Good news? The EU declaration on eGovernment

We all remember the discussions around the leaked EIFv2 draft. We know there is a lot of lobbying efforts in the background to make sure the principles of EIFv1 are kept and extended.

So today we see the Ministerial declaration on eGovernment policy. And it does contain some indications on what will likely happen. It’s good news combined with some vagueness.

Here is the part I do like (page 4):

21. Pay particular attention to the benefits resulting from the use of open specifications in order to deliver services in the most cost-effective manner. We will ensure that open specifications are promoted in our national interoperability frameworks in order to lower barriers to the market. We will work to align our national interoperability frameworks with applicable European frameworks. The Open Source model could be promoted for use in eGovernment projects. It is
important to create a level playing field where open competition can take place in order to ensure best value for money.

Now this IS good news. With some vagueness. The good news is that Open Source is recognized as a valid method of developing good solutions. The vagueness is “open specifications”. Why not call for open standards? We will have to wait what exactly is considered an “open specification”. I can tell you what I would like to see as a definition for this:

  1. Developed and maintained in an open process where anyone can particpate. So no membership fees, expensive travel requirements etc.
  2. The specification is available to anyone for free, eg by offering it for free as download on the web. Ideally at a central place, so anyone can see and get all open specifications at a one-stop-shop.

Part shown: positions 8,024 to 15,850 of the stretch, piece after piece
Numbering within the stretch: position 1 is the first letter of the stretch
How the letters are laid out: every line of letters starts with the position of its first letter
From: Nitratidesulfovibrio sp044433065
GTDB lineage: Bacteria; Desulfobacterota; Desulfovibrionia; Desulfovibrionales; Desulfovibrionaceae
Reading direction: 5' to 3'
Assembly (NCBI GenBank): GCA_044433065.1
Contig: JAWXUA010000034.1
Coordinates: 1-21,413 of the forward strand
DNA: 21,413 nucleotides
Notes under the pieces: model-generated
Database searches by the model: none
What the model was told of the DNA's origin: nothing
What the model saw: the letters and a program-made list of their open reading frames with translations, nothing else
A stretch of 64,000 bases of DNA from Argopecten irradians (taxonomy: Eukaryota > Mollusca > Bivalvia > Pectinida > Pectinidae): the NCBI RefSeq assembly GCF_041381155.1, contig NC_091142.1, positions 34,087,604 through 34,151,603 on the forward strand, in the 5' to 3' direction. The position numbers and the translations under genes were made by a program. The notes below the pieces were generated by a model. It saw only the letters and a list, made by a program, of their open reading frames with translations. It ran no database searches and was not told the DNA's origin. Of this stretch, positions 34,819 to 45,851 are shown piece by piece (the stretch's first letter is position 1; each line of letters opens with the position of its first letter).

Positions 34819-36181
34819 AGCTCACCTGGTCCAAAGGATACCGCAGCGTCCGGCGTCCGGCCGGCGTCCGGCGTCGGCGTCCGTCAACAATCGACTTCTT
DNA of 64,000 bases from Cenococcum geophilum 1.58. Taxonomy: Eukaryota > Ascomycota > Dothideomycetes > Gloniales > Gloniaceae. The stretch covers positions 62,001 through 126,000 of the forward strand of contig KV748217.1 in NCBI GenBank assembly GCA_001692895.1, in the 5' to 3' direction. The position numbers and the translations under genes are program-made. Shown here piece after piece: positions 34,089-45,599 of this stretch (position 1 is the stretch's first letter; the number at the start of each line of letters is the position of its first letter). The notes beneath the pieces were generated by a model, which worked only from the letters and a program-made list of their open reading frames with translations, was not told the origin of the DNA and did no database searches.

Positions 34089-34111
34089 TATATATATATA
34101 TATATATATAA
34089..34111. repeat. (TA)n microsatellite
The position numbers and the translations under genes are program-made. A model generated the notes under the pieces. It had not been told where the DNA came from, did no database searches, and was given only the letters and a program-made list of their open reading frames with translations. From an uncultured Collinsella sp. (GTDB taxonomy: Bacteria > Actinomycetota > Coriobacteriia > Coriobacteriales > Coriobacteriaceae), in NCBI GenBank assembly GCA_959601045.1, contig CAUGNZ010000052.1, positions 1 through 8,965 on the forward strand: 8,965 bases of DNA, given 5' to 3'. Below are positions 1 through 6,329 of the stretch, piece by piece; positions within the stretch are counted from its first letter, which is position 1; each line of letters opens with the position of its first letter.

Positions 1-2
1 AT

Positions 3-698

3. Whatever patents or other so-called “intellectual property” is available on a royalty-free basis to all users and implementors by default and this “IP” is not limited to the specification. This is key. No lock-in based on patents or licenses.
  4. The implementation and usage must be unlimited. So no per-player or pay-per-view models.
  5. There must be at least two implementations available, ideally at least one of them Open Source. This to make sure that we have interoperability that can be verified. Single-vendor implementations with no competitive implementation are NOT allowed.
  6. There must be a validator and test-suite to garantuee conformance, validity, usability and correct interoperability. This test suite etc. must be available under open source license, so that anyone can not only use it but also examine it for correctness.

So now that we now what the ministers think, let’s help them in making EIFv2 the defining framework. It’s up to all of you to assist our politicians to not only talk the talk but also walk the walk.

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3 thoughts on “Good news? The EU declaration on eGovernment”

  1. I share your optimism about the talk about open source, but you know what I am a bit afraid of? That this whole ‘open specifications’ business becomes a valid goal for organizations. I mean, MAPI is an open specification, for all that is sacred! Open specifications alone is too way little. I’m not saying that having open standards included in the text is the be all and end all (we all remember the ISO / OOXML debacle), but mere ‘open specifications’ is just not going to cut it for sure.

    By the way, what you describe as a possible definition for ‘open spec’ is actually a pretty good definition of what I think is an open *standard*. Which would be good to have in the EIFv2, that’s for sure. But I forgot my tinfoil hat today, so I feel somewhere in the whole specs / standards debate, something smells fishy… Talking about specs instead of standards is *way* too convenient for some parties to be just the work of some bureaucrat.

    I wish you well in your lobbying. It’s going to be needed.

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